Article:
Around the Mets, the winds of change already are strong enough to have a name. So when the franchise's No. 1 brand, David Wright, was placed on waivers this month, it seemed a metaphor for how dramatically the Citi Field landscape will be changed next season.
Especially given that the move recalled the not-so-politic comment three months ago by team owner Fred Wilpon to the New Yorker about Wright, his five-time All-Star and solid citizen: "Really good kid. A very good player. Not a superstar."
But then, neither is Chris Capuano -- the veteran lefty patched together by two Tommy John surgeries who once lost 26 consecutive games -- a superstar. Capuano threw a stylish two-hitter Friday night in a 6-0 victory over the Atlanta Braves. He struck out a career-high 13 and didn't allow a hit until the fifth inning.
And for two others who started the year in Buffalo, Justin Turner (a two-run double) and Lucas Duda (3-for-4, a two-run double and two runs scored).
Atlanta put only two runners on base, one immediately erased on a double play and the other on a double by David Ross that appeared to have been catchable by Duda -- still feeling his way in rightfield -- in the eighth.
"The young guys have done tremendously. Tremendously," manager Terry Collins said. "But this time of year, you got to be healthy if you're going to compete. I know one thing: Had we stayed healthy, we'd have been playing for something right now."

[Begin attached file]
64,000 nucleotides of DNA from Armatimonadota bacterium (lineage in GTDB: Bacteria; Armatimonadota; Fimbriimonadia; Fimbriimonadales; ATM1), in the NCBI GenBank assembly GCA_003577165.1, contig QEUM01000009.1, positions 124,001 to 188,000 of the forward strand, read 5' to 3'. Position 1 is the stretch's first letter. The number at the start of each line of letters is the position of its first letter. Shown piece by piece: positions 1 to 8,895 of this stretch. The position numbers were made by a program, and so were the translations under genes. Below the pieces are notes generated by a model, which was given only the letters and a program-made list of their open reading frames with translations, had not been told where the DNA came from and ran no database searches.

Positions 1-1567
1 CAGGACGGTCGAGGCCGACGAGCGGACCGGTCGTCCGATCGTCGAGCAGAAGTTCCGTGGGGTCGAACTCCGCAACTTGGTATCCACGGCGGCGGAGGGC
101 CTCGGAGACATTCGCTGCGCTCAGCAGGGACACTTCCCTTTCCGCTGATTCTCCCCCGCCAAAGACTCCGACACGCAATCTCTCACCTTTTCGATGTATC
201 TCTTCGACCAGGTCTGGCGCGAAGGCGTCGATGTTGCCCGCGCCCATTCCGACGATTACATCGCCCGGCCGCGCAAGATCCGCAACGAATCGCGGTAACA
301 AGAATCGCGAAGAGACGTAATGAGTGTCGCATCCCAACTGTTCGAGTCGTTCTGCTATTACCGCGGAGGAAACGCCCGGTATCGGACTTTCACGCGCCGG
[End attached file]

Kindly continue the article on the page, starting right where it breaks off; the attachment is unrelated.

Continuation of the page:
There is no avoiding the fact that the Mets' boat continues to spring multiple leaks. Outfielder Jason Bay was a late scratch because of a jammed shoulder suffered Tuesday, and Collins noted that seven of his eight original starters have missed significant time during 2011's long, difficult slog.
"And I don't mean weeks ," Collins said. "We're talking two months, a month, four months, and that's really difficult to ask young guys [to fill in].''
Yet just as the backup crew steadfastly refuses to pull the plug with a month to go, Wright shrugged off the waiver news as normal procedure.
"Most, if not all, of the players get put on waivers," he said. "It's nothing. I don't really take it personally or anything like that. It just happens. I'm not planning on getting traded.
"If I do, it'll be a surprise to me."
Wright was not claimed by another team, likely because of his hefty contract (he's due $15 million next year). Whether the Mets have any desire to trade him or merely were testing other clubs' interest is as much of an unknown to Wright as why the news about his waivers got out.
"It just seems like this year has become more of one where front-office people are talking about what happens on waivers," he said. "I'm sure that I've been put on waivers before. I'm sure that I've been claimed, so I just think it's part of the process.
"But this is the first year I can remember it being somewhat of an issue. I don't really remember so many players, kind of the cat getting out of the bag, and who claimed them and this and that. But I guess that's the direction it's going.
"It doesn't affect me one way or another. I'm not going to lose any sleep over it or think twice about being put on waivers."
He refuses to be blown away.